Attention, American orchestras: look to Detroit for a way forward.
Wait a minute — the Detroit Symphony? The storied orchestra that collapsed in an acrimonious labor dispute last year, forcing the cancellation of its season? Yes. Because it’s possible to rise from the ashes with a much stronger foundation.
Plus, they play like rock stars.
A bit of history: the strike that brought this great orchestra to its knees was a result of the same problems that have plagued the city for decades: a faltering car industry and a shrinking population. With less philanthropic support and dwindling attendance, and the recession adding a few extra kicks, the orchestra’s balance sheet doubled over. In the face of significantly lower salaries and benefits, the musicians decided to trade Orchestra Hall for the picket line. Compelling arguments could be found on both sides of that picket line; but meanwhile, to the sadness of just about everyone in American music, an amazing orchestra was playing rests. For six months.
Fast forward to last weekend. To a packed hall three nights in a row, the great Leonard Slatkin conducted a program of Schubert, Rachmaninhoff, and Bates (that’s me), with a live webcast and, to boot, a live recording. Let’s boil that down: big crowds on Thanksgiving weekend, a digital leap unmatched by any orchestra, and a new recording in the pipeline. How did this happen?
Answer: creative thinking by all involved — and a willingness to change.
Admit it: change is not easy. Even nomadic hippies who pass through Berkeley and sleep somewhere different every night have their little rituals, such as smoking pot upon first awaking. But sometimes we are given the disguised opportunity to change or die — and that’s when we have the rare chance to change the game.
Detroit’s new contract has several of these game-changers, but let’s focus on the big one: media. Not everyone outside of classical music understands why the recording and dissemination of orchestral performances is so highly regulated, so let me summarize it for you: No. Just about any question one might ask relating to a recording can be answered with that not-so-magic word: you can’t copy it onto your computer, you can’t mail it to another conductor, and God help you if you play it on the radio. Webcast? Very funny.
Being forced into a change-or-die scenario, Detroit was able to rethink this policy. Suddenly they are webcasting every other concert. People from around the globe can hear a slew of superb concerts for free. “DSO Live” educates the public, increases awareness of classical music, and encourages Detroiters to scurry to Orchestra Hall. (No one is going to pass up the glorious acoustics of a live orchestra because they saw it online — that’s where the symphony keeps an edge in the Digital Age). And releasing live concert recordings on CD and iTunes has become far more reasonable under the new agreement.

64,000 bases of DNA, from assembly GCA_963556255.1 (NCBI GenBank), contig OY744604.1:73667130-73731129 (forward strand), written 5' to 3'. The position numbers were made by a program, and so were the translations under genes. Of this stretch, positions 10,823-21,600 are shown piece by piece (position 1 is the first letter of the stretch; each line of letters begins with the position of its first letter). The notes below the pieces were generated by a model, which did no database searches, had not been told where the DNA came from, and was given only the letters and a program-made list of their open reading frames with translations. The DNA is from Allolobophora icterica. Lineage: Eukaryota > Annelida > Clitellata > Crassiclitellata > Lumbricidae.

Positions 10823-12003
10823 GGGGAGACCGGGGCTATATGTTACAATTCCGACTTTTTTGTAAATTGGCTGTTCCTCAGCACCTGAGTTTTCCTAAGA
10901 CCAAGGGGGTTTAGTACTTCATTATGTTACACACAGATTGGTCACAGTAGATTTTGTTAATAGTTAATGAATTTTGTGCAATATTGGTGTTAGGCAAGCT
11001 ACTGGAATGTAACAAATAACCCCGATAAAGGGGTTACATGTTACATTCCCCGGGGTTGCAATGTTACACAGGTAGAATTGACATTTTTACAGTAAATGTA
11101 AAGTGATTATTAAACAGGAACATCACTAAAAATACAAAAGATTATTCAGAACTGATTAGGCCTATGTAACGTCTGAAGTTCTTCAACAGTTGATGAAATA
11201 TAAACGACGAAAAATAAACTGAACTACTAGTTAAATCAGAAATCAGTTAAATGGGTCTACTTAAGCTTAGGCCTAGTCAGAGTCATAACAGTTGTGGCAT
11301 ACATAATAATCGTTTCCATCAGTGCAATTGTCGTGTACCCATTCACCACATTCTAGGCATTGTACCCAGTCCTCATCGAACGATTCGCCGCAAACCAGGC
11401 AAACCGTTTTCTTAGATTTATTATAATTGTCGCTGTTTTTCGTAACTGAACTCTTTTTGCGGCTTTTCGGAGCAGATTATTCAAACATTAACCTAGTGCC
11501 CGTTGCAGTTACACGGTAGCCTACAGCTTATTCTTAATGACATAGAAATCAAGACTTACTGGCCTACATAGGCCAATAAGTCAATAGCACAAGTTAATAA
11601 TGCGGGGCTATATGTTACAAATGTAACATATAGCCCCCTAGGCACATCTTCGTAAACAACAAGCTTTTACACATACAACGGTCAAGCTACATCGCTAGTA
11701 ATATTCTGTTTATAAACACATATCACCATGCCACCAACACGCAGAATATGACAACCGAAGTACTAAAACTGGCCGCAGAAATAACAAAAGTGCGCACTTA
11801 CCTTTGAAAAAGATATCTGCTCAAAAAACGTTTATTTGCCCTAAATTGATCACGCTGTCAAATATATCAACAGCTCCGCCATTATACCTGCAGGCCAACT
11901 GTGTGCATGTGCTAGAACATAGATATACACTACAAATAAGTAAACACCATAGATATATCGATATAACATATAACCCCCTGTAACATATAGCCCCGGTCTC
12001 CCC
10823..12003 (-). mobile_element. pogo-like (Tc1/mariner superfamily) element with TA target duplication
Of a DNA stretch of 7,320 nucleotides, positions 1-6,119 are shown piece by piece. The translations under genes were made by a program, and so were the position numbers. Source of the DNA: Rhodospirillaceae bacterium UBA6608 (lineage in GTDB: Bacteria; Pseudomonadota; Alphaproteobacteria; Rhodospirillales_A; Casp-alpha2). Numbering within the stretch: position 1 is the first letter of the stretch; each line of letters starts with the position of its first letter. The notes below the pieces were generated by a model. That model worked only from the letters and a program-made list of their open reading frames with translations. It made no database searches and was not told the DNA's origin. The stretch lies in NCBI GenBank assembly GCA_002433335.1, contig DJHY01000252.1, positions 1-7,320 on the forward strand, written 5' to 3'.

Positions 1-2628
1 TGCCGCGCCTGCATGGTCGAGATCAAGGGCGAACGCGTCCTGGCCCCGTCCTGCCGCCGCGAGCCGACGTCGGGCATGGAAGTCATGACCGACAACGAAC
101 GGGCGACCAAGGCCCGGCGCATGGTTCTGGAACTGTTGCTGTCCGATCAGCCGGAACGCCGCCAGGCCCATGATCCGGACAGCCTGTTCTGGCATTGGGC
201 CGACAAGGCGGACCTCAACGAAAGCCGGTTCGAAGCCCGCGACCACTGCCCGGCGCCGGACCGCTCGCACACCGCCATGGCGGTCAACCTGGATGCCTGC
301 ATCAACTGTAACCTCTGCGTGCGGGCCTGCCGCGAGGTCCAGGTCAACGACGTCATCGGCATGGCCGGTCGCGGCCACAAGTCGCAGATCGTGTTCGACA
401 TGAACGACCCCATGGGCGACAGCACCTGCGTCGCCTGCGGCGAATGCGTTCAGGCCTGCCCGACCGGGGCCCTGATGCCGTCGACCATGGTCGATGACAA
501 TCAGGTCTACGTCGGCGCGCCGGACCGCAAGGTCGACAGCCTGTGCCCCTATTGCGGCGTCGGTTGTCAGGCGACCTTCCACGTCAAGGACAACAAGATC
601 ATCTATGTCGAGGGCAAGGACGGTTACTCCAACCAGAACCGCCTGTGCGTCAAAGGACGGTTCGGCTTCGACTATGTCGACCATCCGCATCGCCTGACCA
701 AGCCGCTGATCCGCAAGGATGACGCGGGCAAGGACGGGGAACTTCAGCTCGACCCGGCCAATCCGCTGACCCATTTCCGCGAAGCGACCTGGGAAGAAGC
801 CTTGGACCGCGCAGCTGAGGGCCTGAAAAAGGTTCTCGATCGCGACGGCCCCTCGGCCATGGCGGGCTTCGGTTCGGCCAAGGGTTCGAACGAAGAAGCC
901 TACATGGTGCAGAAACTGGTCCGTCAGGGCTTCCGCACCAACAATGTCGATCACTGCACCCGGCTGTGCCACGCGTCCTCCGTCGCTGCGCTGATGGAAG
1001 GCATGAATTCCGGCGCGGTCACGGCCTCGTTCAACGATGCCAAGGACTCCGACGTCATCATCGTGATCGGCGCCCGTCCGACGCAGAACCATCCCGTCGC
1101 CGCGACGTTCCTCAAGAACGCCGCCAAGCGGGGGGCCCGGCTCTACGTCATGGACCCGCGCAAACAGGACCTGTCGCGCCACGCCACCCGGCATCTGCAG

So there I am, about to perform the electronics on Saturday night, and backstage there’s the bustle of an evening newscast. Cameras! Teleprompters! Offstage interviews! Makeup! (No, I’m not J Edgar Hoover. I just have a lot of greasy face-shine that needs help.) Knowing that, say, Japanese insomniacs might be watching is a real adrenaline ante-up. My friends in Chicago and SF can tune-in; my toddler can see what daddy is doing with “the animal orchestra.” (He still calls it that, thanks to a certain children’s book — and anyway, I’m actually starting to believe that the Yak beats the drum).
But the showbiz aside — how was the concert?
Incredible. The band plays with such cohesion and power. The fact that the musicians embraced the piece meant a ton to me — and certainly made for great performances. On top of it, there’s an American treasure named Leonard Slatkin piloting this ship. He’s been educating me since high school, when his recordings with St. Louis brought the American symphonic tradition into my life. Leonard took a chance commissioning my first big orchestral piece, Liquid Interface, and that resulted in wonderful performances together from the Kennedy Center to Carnegie Hall. He understands my music in a very deep way, and he doesn’t flinch in the face of the industrial techno beats of the finale of The B-Sides, “Warehouse Medicine.”
That finale, after all, is an homage to the Detroit warehouse parties where techno was born. Performing The B-Sides in Detroit felt like a special homecoming — to a place I’d only visited aurally, in countless techno albums. Seeing and hearing this historic orchestra back in the game really gives me hope about the future of symphonic music in this country. It’s time you made your pilgrimage too.